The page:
That's certainly the impression that is conveyed by his interventions over this past year. He does sound like a loving son who fears that Ian Paisley's legacy will still be remembered more for divisiveness than for reconciliation and genuine peacemaking. Whether he has his twin's imprimatur for this new role as a public commentator is something that only they can know, but it is pretty certain that neither of them - nor their mum - has any particular fondness for Robinson nor the "cabal" who staged the coup against their dad in both his church and his party.

Yet other than defending his father and making the case for building on the legacy of St Andrews and the Paisley/McGuinness relationship between 2007-8, it's hard to know what else Kyle Paisley will do. Most of the exposure he attracts has to do with his criticism of the DUP and of Campbell, Robinson and Foster et al, but that won't attract attention for much longer. It becomes boring and same-old, same-old after a while and may even become embarrassing for Ian Jnr.

One thing is for certain, though, politics is in the Paisley bones and DNA. He may have steered clear of it for a long time - publically at least - but he has dived in head-first and seems to be loving both the input and the attention.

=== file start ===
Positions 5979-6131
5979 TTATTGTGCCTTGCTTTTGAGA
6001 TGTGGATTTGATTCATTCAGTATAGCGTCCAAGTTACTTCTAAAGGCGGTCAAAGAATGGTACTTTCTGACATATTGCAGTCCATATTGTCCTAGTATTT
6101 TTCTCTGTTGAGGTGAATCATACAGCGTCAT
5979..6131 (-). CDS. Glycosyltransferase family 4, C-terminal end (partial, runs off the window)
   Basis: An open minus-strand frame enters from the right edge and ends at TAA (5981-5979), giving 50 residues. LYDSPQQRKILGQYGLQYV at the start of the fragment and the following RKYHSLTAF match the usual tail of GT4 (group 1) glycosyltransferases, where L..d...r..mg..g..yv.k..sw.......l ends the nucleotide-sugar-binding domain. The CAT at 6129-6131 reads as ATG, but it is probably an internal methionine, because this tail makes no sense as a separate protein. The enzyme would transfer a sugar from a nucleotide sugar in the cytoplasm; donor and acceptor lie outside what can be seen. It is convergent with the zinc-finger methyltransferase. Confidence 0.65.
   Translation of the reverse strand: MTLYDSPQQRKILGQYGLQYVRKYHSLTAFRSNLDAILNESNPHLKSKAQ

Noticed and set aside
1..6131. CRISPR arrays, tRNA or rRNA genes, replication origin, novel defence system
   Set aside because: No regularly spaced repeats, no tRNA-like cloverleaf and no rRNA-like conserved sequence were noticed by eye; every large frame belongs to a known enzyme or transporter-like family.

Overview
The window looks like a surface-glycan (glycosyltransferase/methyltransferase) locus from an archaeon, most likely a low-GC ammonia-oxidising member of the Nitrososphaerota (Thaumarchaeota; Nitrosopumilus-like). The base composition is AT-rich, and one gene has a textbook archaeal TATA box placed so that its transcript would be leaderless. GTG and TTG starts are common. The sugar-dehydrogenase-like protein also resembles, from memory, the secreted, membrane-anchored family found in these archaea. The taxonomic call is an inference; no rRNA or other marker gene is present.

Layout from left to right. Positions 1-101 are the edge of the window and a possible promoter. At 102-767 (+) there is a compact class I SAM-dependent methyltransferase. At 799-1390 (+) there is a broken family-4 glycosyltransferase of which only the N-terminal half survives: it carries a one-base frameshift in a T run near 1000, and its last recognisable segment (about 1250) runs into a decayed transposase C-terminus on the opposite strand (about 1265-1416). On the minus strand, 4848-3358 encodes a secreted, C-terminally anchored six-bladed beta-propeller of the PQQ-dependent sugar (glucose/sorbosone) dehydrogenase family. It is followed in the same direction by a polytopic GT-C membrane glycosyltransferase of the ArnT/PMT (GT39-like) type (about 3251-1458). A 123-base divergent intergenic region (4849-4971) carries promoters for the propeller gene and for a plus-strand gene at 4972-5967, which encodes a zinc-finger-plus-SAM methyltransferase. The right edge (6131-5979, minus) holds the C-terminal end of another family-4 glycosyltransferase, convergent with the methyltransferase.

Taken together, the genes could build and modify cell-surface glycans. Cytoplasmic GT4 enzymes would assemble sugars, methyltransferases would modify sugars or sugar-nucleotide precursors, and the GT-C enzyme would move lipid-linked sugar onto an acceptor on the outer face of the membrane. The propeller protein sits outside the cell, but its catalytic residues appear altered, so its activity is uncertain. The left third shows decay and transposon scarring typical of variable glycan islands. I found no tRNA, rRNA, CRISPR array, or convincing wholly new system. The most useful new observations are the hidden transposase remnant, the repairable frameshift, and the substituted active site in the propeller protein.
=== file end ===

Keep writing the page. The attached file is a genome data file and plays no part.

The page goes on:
He is in a unique position, having lived away from here for so long but having the links to the thinking and actions of his dad and brother. He has something to offer as an outsider/insider - the perspective of someone who lived and breathed the daily realities of life here during the most difficult days, yet who has also been able to view the place from a distance.

I suspect that it's probably not his desire to be a mere thorn in the DUP's flesh. He doesn't come across as a typical or traditional unionist and, if he chooses to set himself to the task, he could prove a very useful, albeit critical friend of both the peace and the political process.

I reckon it's what his dad would want him to do.

Follow Alex Kane on Twitter @AlexKane221b

What he said...

Speaking at his father's memorial, Kyle Paisley said:

"Fair weather friends say I'm behind you; but just when you need them they are so far behind you that you can't see them. "It was my father's faith that saw him through one of his darkest moments' (when he was imprisoned).

"He was not just a talker. He was a man of action too. On more than one occasion he rolled up his sleeves and helped build a place of worship. He cared deeply for all, regardless of their political affiliation."